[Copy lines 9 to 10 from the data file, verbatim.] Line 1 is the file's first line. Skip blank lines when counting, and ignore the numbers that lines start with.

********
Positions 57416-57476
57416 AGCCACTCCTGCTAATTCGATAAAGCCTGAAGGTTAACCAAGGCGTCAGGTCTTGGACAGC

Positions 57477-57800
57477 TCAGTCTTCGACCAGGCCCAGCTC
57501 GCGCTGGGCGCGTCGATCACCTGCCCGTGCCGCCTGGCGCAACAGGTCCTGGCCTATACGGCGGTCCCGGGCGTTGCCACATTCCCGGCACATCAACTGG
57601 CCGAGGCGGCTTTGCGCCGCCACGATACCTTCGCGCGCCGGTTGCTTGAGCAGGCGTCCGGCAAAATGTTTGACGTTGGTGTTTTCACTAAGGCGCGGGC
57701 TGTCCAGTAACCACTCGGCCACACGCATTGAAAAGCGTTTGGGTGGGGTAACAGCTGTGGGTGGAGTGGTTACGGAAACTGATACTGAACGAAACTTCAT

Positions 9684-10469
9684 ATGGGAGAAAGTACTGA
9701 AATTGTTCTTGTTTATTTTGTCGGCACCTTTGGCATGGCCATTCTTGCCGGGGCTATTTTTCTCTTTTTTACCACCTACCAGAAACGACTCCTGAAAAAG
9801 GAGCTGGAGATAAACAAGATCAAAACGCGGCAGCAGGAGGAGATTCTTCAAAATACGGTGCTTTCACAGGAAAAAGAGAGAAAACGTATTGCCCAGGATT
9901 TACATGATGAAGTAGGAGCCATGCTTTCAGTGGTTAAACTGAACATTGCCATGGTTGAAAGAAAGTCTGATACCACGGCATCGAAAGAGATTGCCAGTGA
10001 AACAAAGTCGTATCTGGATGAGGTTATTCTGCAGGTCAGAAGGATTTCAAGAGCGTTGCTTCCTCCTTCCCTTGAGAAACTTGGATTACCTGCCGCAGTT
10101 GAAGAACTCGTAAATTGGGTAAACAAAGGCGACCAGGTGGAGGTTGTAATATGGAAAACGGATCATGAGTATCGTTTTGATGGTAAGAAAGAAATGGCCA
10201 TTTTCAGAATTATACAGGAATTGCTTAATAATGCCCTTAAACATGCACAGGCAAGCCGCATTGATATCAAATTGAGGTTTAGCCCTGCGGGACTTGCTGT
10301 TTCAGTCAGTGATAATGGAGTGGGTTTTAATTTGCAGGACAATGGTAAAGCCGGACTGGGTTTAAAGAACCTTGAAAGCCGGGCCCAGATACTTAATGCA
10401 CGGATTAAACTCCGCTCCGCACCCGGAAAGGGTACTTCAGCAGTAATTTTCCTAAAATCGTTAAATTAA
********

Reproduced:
9684 ATGGGAGAAAGTACTGA
9701 AATTGTTCTTGTTTATTTTGTCGGCACCTTTGGCATGGCCATTCTTGCCGGGGCTATTTTTCTCTTTTTTACCACCTACCAGAAACGACTCCTGAAAAAG